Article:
Available Online: 26 January 2021
Sokoine University of Agriculture, Tanzania (firstname.lastname@example.org)
Sokoine University of Agriculture, Tanzania (email@example.com)
With the aim of producing secondary education graduates with adequate knowledge and skills that could enable them to survive in the ever-changing world, Tanzania introduced the competence-based curriculum in 2005. The curriculum regards learners to have the capability to construct and apply knowledge beyond the classroom context. Since the Tanzania education system passed through different eras, this article assesses the influence of the historical background of education systems on stakeholders’ perspectives on adoption and practice in teaching, learning, and assessment in the competence-based curriculum. Semi-structured interview and focused group discussion was used to collect data on teaching, learning, and assessment methods employed by both teachers and learners. The data were analyzed by thematic analysis. The results show the elements of the colonial rule education system influences classroom teaching, learning, and assessment practices. Since colonial rule educated few Africans to be employed to serve in the colonial administration, this has contributed to school teaching learning and assessment practices to be perceived as stepping stone for formal employment and not the means of equipping useful and applicable knowledge and skills to learners’ life. The focus of classroom instructional practices is to enable learners to memorize the facts and be able to reproduce in the examinations to qualify for further studies and formal employment. This is a setback for quality instructional methods that promote the acquisition of livelihood skills. Given this, the study recommends key stakeholders involved in curriculum development to redefine the roles of school education to align with classroom instructional practices.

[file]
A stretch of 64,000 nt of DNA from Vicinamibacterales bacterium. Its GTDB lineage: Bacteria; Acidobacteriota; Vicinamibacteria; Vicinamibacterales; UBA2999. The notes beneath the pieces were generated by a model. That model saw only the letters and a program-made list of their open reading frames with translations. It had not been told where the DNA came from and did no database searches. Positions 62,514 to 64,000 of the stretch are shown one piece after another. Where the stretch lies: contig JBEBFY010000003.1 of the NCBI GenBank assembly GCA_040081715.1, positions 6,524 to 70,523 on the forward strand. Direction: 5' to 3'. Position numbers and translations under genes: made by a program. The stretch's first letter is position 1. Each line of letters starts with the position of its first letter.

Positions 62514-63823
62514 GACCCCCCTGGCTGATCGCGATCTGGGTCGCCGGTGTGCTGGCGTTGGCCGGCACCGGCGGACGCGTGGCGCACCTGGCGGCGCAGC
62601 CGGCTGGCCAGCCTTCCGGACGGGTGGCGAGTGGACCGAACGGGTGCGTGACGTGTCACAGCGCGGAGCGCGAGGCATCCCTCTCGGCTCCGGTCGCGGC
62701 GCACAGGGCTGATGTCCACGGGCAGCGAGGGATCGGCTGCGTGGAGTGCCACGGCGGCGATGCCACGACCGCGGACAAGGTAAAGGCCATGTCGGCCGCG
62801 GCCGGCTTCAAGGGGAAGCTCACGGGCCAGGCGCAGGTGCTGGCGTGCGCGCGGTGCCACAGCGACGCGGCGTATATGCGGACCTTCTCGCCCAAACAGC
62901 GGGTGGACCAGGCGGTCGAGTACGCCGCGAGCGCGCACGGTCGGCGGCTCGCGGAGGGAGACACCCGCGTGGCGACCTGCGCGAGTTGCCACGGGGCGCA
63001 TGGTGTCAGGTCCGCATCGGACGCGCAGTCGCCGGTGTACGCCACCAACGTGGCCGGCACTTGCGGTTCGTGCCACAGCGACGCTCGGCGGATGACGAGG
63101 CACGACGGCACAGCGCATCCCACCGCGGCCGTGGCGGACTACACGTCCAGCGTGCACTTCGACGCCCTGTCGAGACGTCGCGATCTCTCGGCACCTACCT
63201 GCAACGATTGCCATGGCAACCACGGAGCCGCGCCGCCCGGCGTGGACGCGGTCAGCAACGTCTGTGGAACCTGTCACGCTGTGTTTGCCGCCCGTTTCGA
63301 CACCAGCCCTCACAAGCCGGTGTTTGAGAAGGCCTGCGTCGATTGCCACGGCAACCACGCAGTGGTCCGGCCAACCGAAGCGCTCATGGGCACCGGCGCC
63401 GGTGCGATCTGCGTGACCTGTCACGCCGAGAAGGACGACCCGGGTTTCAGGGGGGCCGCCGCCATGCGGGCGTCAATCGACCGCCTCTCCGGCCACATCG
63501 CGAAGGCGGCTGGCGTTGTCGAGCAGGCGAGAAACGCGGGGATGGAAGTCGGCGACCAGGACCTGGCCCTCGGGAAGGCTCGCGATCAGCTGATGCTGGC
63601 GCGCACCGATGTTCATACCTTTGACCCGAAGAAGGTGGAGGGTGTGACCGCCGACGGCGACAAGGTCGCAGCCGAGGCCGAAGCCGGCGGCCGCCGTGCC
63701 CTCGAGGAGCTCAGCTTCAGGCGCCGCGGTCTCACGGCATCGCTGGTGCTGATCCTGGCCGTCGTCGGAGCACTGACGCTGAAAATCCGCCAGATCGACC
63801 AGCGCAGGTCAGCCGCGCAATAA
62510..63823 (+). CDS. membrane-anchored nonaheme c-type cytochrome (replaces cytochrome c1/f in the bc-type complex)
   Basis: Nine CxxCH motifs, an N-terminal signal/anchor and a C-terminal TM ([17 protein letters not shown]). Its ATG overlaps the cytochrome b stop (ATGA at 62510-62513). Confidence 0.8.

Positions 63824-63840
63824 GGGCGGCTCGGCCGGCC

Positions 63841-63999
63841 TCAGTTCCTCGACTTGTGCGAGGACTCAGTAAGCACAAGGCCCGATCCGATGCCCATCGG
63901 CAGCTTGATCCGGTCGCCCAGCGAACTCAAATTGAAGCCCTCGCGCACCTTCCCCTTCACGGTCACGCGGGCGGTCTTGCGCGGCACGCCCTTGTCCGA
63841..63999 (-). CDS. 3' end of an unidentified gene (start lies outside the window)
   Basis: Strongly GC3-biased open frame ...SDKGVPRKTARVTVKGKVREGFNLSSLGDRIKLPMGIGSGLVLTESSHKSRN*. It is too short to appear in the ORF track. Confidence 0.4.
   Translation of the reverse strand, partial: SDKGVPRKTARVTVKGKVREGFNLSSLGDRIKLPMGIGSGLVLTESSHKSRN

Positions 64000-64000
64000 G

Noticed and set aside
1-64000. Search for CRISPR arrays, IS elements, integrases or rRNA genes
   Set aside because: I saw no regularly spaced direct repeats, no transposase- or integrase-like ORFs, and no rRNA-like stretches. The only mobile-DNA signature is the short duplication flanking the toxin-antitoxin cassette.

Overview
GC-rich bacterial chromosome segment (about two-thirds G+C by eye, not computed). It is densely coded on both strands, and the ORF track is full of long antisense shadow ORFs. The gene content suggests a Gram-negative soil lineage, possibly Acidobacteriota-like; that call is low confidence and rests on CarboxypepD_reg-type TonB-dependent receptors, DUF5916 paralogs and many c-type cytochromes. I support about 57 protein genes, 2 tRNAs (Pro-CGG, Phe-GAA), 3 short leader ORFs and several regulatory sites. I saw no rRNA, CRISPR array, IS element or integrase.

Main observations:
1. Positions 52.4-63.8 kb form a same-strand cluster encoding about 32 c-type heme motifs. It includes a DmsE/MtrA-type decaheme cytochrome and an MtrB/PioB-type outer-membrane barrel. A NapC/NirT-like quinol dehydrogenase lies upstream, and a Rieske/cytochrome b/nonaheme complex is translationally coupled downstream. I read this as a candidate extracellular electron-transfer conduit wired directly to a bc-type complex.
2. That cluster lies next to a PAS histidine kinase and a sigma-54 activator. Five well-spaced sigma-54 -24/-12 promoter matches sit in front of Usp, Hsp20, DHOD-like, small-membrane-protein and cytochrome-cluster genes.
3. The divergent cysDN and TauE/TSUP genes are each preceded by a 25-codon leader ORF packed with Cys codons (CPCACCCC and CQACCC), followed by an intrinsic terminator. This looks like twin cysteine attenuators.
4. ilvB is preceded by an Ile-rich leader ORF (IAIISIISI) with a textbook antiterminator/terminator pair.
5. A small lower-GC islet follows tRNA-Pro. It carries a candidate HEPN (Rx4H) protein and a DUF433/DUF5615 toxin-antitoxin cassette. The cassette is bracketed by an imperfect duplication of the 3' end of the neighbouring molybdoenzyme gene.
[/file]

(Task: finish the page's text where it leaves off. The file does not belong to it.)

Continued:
Keywords: colonial education system; competence-based curriculum; secondary education; livelihood skills; teaching, learning and assessment methods; formal employment
Cite this article:
Lupeja, T., & Komba, S. (2021). Implementation of competence based curriculum in the context of colonial education system in Tanzania. International Journal of Research Studies in Education, 10(5), 33-43. https://doi.org/10.5861/ijrse.2021.5082